God’s purpose goes beyond human salvation; God’s ultimate purpose is that he himself be glorified by his creation. In the purely invisible, spiritual realm, the holy angels, from the beginning have beheld God’s work and given him praise. In the visible realm, man was supposed to be the priest of the visible world, recognizing God’s handiwork and giving him praise. The visible world, including the visible world of man’s own bodily life, achieves its purpose when it is known by man precisely as the handiwork of God and then gives praise to God on that account.

Sin blinded man to the reality and presence of God in the world and in his own life, rendering man incapable of fulfilling his role as priest of the visible creation. Sin makes man’s own life opaque to the glory of God so that when the sinful man tries to praise God, he has nothing but empty words. Sin makes the visible creation subject to futility, incapable of achieving its purpose.

God sent us a new priest, the Son of God made man, Jesus Christ, the Word that comes forth from the Father and fulfills his purpose. By the blood of his Cross, he restored us to God, cleansed the world and, in the light of the Cross, made God visible again in the world. Through faith in him we can return to our original purpose, live a life pleasing to him, become transparent to his light, recognize his presence in our lives and in the world, and give praise to him, through Jesus Christ, our High Priest, offered always anew upon the altar of sacrifice in the Mass.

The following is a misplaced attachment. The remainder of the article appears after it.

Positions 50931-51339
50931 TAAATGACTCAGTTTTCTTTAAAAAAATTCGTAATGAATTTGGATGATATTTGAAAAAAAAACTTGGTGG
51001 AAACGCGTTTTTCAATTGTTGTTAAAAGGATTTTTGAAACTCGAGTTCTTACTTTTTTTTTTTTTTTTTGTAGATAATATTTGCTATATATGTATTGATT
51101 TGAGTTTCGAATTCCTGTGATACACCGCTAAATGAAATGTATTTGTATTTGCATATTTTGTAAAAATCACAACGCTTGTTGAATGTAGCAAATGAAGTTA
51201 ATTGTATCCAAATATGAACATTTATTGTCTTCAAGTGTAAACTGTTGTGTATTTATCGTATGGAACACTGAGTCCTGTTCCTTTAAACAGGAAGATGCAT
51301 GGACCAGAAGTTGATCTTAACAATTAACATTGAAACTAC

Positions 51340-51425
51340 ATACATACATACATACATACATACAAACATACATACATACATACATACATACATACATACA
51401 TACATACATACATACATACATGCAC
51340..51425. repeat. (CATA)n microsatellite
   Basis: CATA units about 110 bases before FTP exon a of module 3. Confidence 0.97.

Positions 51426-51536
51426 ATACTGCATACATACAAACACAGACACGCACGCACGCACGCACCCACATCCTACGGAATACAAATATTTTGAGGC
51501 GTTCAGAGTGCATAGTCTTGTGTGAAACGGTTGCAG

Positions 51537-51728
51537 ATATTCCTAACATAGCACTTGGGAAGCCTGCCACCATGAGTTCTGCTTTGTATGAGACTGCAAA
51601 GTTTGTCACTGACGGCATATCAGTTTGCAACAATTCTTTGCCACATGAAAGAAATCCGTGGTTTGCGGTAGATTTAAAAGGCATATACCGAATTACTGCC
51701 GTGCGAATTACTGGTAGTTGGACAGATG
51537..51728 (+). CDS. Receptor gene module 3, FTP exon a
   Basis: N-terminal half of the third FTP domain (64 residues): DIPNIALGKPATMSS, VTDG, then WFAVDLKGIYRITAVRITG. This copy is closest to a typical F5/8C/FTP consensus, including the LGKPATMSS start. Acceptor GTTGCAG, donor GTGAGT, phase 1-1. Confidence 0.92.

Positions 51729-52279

To return to the purpose for which we were created, to recognize God in the world that has been darkened by sin, we must learn first to recognize God in the midst of suffering. Suffering is the way that God breaks up the soil of our souls, making it to become rich and fertile, capable of bearing an abundant harvest. We must, following the example of Jesus Christ, embrace the will of God in the Cross. We must let ourselves be cleansed by his Precious Blood. We must believe that the sufferings of the present are as nothing compared to the glory to be revealed in us. We must share the longing of all creation as we long for the redemption of our bodies, the resurrection of the dead.

Then the word of God will be accomplished.


Fr. Joseph Levine graduated from Thomas Aquinas College and after a long journey was ordained to the priesthood for the Diocese of Baker, Oregon. He currently serves as pastor of St. Peter Catholic Church in The Dalles on the Columbia River.